Classic Riviera 40 Flybridge - The model that redefined Riviera in the year 2000

Classic Riviera 40 Flybridge – The model that redefined Riviera in the year 2000

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RUNAWAY BAY, QUEENSLAND – “Why didn’t we do this years ago,” said Sue Scott to husband Paul weeks after they took delivery of their Riviera 40 Flybridge.

With children grown up, the couple decided last year it was time to indulge their passion.

“We went to the Riviera Festival of Boating early last year,” explained Sue. “We had such a great time and learned so much we decided we had to be a part of the Riviera Family.”

Sue and Paul were involved in the marine industry for many years, particularly selling and later building ski boats as well as racing them.

“We even towed Tony Longhurst,” said Sue. “Tony is Riviera Chairman and owner Rodney Longhurst’s brother and a well known motor racing driver.”

The couple later moved to the New South Wales north coast hinterland and macadamia nut farming.

After a great deal of research for the ideal Riviera, the couple selected a Riviera 40 Flybridge named Forty Something.

Forty Something at anchor – living the dream!

“The previous owners had kept her in perfect condition and recently replaced all of the bedding and soft furnishings. She looked fabulous,” said Sue.

The Riviera 40 is a two cabin, one bathroom model first built in 2000. She holds a special place in the history of Riviera; the first of a new generation of motor yachts to feature the distinctive exterior lines, quickly becoming known and the new “millennium” design.

She was also the first new model to come out of the company’s then brand new facility in Coomera and went on display in Australia for the first time at the 2000 Sanctuary Cove International Boat Show to great acclaim. Over the next eight years, Riviera built a very impressive 288 Riviera 40 Flybridge motor yachts, more than any other model in the company’s 38-year history.

“One of the great attractions for us was the nostalgia she represents,” said Sue Scott. “We love all the teak timberwork. She is our ‘sea-going gal’.”

The Riviera 40 has sleeping accommodation for five in the two cabins, two in the master stateroom forward and three in single berths on a starboard cabin. The saloon dinette also converts to a comfortable double.

The saloon includes two lounges, an aft port side L-shape lounge with coffee table and an L-shape lounge forward on the starboard side around a dinette table.

The galley is fully equipped, including a two-burner electric cooktop, two-door refrigerator, exhaust fan, microwave/convection oven and plenty of storage capacity.

A ladder leads to the flybridge with aft helm and companion chairs facing a wrap-around helm station with sport-style wheel, engine controls and a multi-function navigation screen.

“She has all the electronics we need,” said Paul. “She includes Raymarine E120 multi-function navigation display, radar, fish finder, chain counter. She even has a bow thruster.

“She is powered by C7 Caterpillar turbo diesel engines. I really like them.”

The forward area of the flybridge includes two lounges and a wet bar with moulded sink and mixer tap.

Sue loves the spaciousness of the Riviera 40.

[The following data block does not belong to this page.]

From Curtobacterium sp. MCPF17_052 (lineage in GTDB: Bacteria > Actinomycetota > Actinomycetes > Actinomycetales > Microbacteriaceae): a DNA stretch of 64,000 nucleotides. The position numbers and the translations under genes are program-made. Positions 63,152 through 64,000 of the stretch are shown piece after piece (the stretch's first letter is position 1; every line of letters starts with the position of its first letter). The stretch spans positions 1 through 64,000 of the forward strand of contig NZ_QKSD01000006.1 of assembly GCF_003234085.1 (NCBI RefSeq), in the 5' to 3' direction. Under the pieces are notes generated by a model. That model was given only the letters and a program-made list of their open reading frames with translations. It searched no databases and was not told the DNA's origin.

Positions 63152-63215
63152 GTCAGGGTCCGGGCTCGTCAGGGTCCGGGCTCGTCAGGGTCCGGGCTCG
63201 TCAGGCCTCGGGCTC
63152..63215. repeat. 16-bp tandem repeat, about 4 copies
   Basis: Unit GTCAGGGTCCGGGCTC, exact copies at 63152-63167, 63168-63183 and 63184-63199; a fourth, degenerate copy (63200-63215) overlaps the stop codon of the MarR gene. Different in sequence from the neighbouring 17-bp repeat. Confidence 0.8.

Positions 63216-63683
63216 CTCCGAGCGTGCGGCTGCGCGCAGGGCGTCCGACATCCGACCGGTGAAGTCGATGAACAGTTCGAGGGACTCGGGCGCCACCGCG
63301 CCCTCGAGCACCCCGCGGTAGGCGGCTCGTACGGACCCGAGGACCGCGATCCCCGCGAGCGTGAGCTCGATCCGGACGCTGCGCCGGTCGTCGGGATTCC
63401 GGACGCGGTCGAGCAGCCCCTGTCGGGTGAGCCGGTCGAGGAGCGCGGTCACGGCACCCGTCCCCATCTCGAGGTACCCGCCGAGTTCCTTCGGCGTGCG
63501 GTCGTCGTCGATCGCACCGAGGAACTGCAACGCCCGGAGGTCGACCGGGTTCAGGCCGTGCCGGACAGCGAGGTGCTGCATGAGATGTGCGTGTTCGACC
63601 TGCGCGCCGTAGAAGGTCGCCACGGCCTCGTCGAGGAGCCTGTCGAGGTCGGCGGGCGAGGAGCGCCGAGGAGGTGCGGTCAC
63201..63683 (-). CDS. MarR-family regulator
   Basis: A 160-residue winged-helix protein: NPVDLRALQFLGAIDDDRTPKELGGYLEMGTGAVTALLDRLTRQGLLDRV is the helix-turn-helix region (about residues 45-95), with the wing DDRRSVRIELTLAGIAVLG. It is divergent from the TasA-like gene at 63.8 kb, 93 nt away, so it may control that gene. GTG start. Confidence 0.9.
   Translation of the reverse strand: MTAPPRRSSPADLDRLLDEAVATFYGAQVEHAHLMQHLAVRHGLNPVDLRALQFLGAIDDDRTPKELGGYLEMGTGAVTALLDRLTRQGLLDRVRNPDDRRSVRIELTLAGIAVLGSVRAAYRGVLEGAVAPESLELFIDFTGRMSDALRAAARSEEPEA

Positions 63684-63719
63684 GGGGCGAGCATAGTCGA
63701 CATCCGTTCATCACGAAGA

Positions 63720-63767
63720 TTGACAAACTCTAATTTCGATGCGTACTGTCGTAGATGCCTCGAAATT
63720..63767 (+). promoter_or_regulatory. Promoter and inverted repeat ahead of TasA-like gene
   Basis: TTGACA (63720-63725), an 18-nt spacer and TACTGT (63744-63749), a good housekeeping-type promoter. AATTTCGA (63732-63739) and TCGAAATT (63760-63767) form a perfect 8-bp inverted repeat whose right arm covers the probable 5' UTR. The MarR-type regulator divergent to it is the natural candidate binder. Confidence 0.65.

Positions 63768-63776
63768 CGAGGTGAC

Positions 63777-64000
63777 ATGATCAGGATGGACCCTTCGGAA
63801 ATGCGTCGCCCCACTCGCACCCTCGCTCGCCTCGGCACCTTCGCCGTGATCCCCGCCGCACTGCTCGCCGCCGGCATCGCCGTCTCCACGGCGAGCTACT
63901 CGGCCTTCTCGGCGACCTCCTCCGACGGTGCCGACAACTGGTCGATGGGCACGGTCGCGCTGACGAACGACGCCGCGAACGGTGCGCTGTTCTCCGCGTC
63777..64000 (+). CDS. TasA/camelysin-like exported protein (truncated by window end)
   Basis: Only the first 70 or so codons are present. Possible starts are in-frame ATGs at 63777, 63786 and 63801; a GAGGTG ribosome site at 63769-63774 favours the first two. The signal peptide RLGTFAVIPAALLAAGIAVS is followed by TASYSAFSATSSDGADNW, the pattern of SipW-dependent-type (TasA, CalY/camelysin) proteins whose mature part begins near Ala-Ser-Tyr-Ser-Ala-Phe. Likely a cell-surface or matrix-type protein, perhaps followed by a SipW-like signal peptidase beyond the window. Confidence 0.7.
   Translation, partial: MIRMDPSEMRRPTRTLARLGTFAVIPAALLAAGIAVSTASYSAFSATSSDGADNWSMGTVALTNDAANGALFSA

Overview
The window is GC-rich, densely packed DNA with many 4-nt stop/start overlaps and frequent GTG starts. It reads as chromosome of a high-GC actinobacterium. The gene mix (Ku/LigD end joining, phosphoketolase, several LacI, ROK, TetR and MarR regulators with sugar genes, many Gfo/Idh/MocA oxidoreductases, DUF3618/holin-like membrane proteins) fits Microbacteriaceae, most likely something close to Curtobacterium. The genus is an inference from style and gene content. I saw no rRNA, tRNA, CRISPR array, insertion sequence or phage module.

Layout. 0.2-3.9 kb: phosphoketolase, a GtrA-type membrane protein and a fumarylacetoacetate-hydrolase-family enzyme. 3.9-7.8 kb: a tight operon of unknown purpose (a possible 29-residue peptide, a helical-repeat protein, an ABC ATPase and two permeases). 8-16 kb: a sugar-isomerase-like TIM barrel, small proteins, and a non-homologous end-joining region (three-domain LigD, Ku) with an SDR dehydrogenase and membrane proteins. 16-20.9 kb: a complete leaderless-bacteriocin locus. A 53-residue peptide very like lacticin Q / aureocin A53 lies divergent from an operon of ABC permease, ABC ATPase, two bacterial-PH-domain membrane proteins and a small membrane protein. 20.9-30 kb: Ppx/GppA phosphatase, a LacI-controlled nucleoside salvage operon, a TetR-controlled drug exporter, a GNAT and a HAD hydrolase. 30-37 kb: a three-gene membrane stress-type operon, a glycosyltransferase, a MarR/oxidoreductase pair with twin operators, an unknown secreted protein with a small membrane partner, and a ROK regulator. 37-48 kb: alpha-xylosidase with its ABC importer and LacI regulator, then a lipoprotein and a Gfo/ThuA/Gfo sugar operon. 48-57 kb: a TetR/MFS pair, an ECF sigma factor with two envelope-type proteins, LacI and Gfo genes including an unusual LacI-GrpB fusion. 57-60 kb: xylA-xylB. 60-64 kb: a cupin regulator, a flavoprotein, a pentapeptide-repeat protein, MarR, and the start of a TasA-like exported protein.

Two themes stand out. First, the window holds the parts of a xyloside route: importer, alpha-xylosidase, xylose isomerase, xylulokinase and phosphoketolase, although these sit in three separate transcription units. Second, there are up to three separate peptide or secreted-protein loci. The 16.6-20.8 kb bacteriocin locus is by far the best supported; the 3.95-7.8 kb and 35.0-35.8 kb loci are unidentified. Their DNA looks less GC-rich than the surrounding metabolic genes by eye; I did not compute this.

“Even though she is a 40-footer, she appears much bigger. Our neighbour in the pen beside us has a 48-foot motor yacht and he thought our boat was 45 feet.

“We can seat eight people in the saloon for drinks with room to spare. The galley is a generous size with good bench space.

“Storage throughout the boat is very generous. Some compartments I haven’t even used yet!

“Our master stateroom is a comfortable space. The mattress lifts and there is a huge storage space underneath.

“We have air-conditioning in the saloon and accommodation.

“Forty Something might be smaller in length but isn’t short on comfort and extras.”

Soon after after taking delivery of Forty Something, Sue and Paul joined the R Marine Crawley weekend getaway at the islands of the northern Broadwater and then joined the R Marine Jones mega raft-up at the southern Broadwater.

“These events were a marvelous way to get to know people,” said Sue. “A few weeks before the raft-up, a gentleman named Jason helped us tie up at Sanctuary Cove. And there he was in the raft-up! We danced half the night aboard Jason and Jo’s Riviera.

“We keep Forty Something at Runaway Bay on the Gold Coast Broadwater. We have spent a lot of our time aboard exploring the southern end of Moreton Bay, from Amity Point to Peel Island and myriad other islands in the area. Now we are looking forward to taking her to sea.”

Sue and Paul hosted their family aboard over last Christmas and everyone had a great time.

Tayla and baby Archie enjoying a quiet time on board.

“We let our daughter, Tayla, and her baby, Archie, take over the accommodation deck,” said Sue. “Unfortunately, Tayla’s husband had to work through the holiday. We were very comfortable with the lounge converted to a double bed in the saloon.

“It was a wonderful experience, but we think we are going to need something a bit larger for our growing family.”

After we published a Facebook post about the Riviera 40, we were delighted with the instant affection shown to this classic model. Here are just a few comments.

Stephen Morrison:  “Love my 40. She’s a gamefishing weapon.”

Jim Pascoe: “we love ours”.

Ted Edwards is also pleased with his choice. “Just like mine,” he wrote. “One of the most popular models ever built.”

Rob Swann:  “Lov’n our 40.”

Garry Grill described the 40 as “a real classic”.

 

 

 

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